The Cáceres' family lawyer emphasized that the ruling shows Desa is responsible for ideating and carrying out the activist's murder. (Criterio)
But Cáceres' family and the Civic Council of Popular and Indigenous Organizations of Honduras (Copinh) she co-founded criticized that the assassination's true masterminds have been ignored in the investigation. Last year the International Advisory Group of Experts (GAIPE) released a scathing report linking the killing to a criminal structure that spanned from senior executives of an Honduran dam development company to state officials and criminal organizations. (See posts for Nov. 2, 2017, and Oct. 30, 2017.)
Amnesty International cited irregularities in the investigation and court proceedings, and lack of identification of the assassination's masterminds, to conclude "that neither the right to justice, the right to the truth, nor the right to reparation have been guaranteed in this emblematic case."
The assassination, shortly after Cáceres won the prestigious Goldman Environmental Prize, became emblematic of the significant dangers faced by land activists in Honduras and, increasingly, in the region. Five environmental defenders were killed in Honduras last year, and 14 in 2016, according Global Witness' annual report. (See July 25's post for more data.)
- Saudi Arabian Crown Prince Mohammed bin Salman has become an unofficial focal point of the G-20 summit in Buenos Aires. Argentine prosecutors are investigating charging him with crimes against humanity (see yesterday's post), but in the meantime world heads of state must decided how they will engage with the controversial Saudi leader. (Guardian and New York Times)
- It's U.S. President Donald Trump's first visit to Latin America since assuming office -- but he's pretty unpopular in the region anyway, so it's unlikely anybody has taken offense, reports the Washington Post. (See yesterday's briefs.)
- Argentina had hoped to portray itself as a prosperous stable nation during this week's gathering. Instead the G-20 is convening in "a country reeling from a severe recession and rattled by a recent string of security incidents," reports the New York Times.
- Four former Chilean police officers were arrested in relation to the fatal shooting of a young Mapuche man. The case has incited outrage in Chile, and called attention to the country's treatment of the indigenous group. The case has also raised calls to dismantle the so-called "Jungle Commando," reports the Guardian. (See Monday's briefs.)
- Andrés Manuel López Obrador will (finally!) assume Mexico's presidency tomorrow.
- He's part of a wave of anti-corruption furor sweeping in anti-establishment politicians across the region, reports the Washington Post.
- The migrant crisis at the U.S.-Mexico border will be an immediate baptism of fire. According to the Wall Street Journal Mexican and U.S. authorities have been discussing a plan under which asylum seeking migrants would remain in Mexico while their claims are processed, while the U.S. would commit to processing more claims and providing funds to assist the migrants in Mexico. (Earlier this week incoming Interior Minister Olga Sánchez denied such a deal was on the table, see Monday's post.)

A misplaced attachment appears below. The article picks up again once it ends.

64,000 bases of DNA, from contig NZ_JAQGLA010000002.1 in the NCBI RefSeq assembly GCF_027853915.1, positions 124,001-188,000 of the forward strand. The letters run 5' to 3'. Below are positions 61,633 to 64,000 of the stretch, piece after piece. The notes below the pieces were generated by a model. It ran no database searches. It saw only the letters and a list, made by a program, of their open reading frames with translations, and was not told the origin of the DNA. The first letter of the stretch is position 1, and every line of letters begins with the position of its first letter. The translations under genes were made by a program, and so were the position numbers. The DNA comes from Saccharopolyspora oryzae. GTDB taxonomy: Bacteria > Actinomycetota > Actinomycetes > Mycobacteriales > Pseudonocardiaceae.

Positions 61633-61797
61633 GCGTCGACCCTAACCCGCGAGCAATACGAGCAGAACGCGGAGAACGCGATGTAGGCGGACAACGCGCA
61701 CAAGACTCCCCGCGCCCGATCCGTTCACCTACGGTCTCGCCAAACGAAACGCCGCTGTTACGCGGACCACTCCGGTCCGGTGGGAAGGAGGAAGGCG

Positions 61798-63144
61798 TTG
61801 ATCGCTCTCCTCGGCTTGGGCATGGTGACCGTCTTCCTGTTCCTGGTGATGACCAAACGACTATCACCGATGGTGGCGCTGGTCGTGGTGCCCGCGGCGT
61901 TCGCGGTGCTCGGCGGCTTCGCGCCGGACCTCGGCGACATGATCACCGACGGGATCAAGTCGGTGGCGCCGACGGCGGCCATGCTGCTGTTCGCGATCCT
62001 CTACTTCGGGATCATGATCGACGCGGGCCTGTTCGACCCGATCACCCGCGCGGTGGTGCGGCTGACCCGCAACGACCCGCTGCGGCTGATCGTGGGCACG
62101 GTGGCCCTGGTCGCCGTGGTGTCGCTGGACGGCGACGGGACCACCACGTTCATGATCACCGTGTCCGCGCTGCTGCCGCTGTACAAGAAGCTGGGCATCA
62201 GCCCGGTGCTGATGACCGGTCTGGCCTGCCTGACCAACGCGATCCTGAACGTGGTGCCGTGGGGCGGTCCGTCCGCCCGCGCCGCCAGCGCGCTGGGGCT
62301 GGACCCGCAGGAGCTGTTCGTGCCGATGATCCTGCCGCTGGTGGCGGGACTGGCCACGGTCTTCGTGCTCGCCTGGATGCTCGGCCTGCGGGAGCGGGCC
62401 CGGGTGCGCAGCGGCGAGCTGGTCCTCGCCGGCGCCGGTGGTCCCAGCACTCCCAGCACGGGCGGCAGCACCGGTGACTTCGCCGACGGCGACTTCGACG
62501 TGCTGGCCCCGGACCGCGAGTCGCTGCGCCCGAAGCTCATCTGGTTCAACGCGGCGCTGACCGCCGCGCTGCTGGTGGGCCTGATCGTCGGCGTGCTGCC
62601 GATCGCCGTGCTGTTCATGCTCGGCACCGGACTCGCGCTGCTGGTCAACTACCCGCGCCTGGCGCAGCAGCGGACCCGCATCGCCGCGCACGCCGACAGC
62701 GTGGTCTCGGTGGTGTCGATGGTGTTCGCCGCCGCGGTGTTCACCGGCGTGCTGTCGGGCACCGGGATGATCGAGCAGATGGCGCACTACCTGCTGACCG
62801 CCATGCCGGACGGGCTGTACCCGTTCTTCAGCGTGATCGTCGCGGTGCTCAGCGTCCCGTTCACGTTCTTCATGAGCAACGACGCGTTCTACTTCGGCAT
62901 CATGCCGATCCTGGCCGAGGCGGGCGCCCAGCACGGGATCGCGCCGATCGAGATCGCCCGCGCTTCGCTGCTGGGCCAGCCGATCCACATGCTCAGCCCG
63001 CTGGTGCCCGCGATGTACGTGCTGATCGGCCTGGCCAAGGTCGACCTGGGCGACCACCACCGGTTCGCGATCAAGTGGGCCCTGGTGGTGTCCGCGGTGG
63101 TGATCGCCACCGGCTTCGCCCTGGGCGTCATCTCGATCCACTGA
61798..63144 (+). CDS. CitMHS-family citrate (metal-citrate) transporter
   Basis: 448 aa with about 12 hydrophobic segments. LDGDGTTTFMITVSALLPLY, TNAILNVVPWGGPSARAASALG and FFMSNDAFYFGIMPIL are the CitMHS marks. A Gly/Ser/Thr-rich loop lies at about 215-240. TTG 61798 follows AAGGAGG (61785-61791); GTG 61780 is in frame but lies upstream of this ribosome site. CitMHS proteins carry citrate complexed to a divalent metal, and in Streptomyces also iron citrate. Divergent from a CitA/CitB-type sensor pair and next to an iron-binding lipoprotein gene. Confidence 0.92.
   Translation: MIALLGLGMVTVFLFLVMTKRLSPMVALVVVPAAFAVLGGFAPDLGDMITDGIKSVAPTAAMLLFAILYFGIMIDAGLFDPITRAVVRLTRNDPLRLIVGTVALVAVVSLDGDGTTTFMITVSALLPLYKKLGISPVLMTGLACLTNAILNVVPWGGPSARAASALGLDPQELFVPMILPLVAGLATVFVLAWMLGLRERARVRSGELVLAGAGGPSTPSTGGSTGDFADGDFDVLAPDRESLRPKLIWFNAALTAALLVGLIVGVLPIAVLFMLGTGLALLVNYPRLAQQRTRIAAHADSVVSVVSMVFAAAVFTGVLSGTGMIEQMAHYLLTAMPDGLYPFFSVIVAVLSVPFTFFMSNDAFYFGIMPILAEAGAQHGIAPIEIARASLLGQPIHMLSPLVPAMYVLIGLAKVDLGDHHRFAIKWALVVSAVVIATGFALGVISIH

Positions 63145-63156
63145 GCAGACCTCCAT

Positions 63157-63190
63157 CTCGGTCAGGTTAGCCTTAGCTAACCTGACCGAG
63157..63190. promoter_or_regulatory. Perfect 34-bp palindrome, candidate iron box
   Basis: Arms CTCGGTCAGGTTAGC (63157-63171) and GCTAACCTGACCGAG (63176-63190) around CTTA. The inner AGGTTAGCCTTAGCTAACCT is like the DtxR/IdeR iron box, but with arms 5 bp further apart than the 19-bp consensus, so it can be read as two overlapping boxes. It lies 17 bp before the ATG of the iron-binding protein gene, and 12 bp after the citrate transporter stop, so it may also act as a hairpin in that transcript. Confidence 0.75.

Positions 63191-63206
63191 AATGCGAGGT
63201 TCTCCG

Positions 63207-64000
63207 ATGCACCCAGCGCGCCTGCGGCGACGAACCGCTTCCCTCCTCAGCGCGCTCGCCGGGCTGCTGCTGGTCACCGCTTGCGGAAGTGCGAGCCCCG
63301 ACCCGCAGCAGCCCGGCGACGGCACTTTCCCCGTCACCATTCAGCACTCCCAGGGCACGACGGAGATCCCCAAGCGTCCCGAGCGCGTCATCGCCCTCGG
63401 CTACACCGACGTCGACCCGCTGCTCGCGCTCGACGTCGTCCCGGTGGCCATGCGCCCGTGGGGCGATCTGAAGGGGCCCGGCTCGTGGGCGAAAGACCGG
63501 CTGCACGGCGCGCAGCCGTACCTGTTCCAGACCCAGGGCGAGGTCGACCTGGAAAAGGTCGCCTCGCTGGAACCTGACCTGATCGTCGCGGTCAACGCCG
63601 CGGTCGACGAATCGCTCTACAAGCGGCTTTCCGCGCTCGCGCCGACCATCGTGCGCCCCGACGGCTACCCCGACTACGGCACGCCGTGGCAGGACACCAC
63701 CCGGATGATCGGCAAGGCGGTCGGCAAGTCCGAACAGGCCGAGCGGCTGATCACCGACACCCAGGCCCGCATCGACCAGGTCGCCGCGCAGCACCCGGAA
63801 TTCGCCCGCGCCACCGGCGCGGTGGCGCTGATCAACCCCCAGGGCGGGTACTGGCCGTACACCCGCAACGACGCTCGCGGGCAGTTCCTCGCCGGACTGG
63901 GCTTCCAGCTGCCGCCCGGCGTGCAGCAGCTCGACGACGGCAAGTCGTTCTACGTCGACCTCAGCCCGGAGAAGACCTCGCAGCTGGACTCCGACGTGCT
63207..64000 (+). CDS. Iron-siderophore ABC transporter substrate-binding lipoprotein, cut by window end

- Containing migratory pressure in Central American and southern Mexico will require a Marshall-plan scale development effort, said incoming Mexican foreign minister Marcelo Ebrard. (Reuters)
- Mexican authorities have started moving migrants massed in Tijuana to a government run shelter farther away from the U.S. border. Many migrants want to stay put, despite unsanitary conditions in the overflowing shelter hastily put together by city authorities ahead of the migrant caravans that started arriving earlier this month, reports the Washington Post.
- "Migrants and other persons in mobility, such as refugees and asylum seekers, travelling in caravans from Central America towards Mexico and the United States of America deserve full respect of their human rights by all countries involved," said an independent group of U.N. experts in letters to the governments of Guatemala, Honduras, Mexico and the United States and called on them to abide by international law.
- Faced with months of waiting, some migrants are deciding to return home, a stunning reversal for migrants who endured the difficult trek north on foot, reports the Washington Post.
- Forty-one Venezuelan women who have fled the country's humanitarian crisis were murdered across Latin America this year -- some by criminal groups, some by significant others, reports the Miami Herald focusing on the dangers of the Venezuelan refugee crisis.
- InSight Crime reports on how criminal structures operating within the Venezuelan government extort citizens trying to leave the country.
- A group of Cuban doctors is suing the Pan American Health Organization in Miami. They accuse the U.N. World Health Organization division of aiding in human trafficking for taking a cut of fees paid to Cuban doctors working in Brazil's "Mais Medicos" program, reports the New York Times. The program has come under fire from Cuban doctors who denounce they were not allowed to bring their families with them, among other restrictions. (See Nov. 15's post.)
- Another Canadian diplomat posted in Havana is experiencing mysterious health symptoms, the latest in a case affecting U.S. and Canadian diplomats. (Wall Street Journal)
- The U.N. added reggae music to its list of international cultural treasures worthy of protection and promotion. The UNESCO said: "[Reggae’s] contribution to international discourse on issues of injustice, resistance, love and humanity underscores the dynamics of the element as being at once cerebral, sociopolitical, sensual and spiritual." (Guardian)
Did I miss something, get something wrong, or do you have a different take? Let me know ...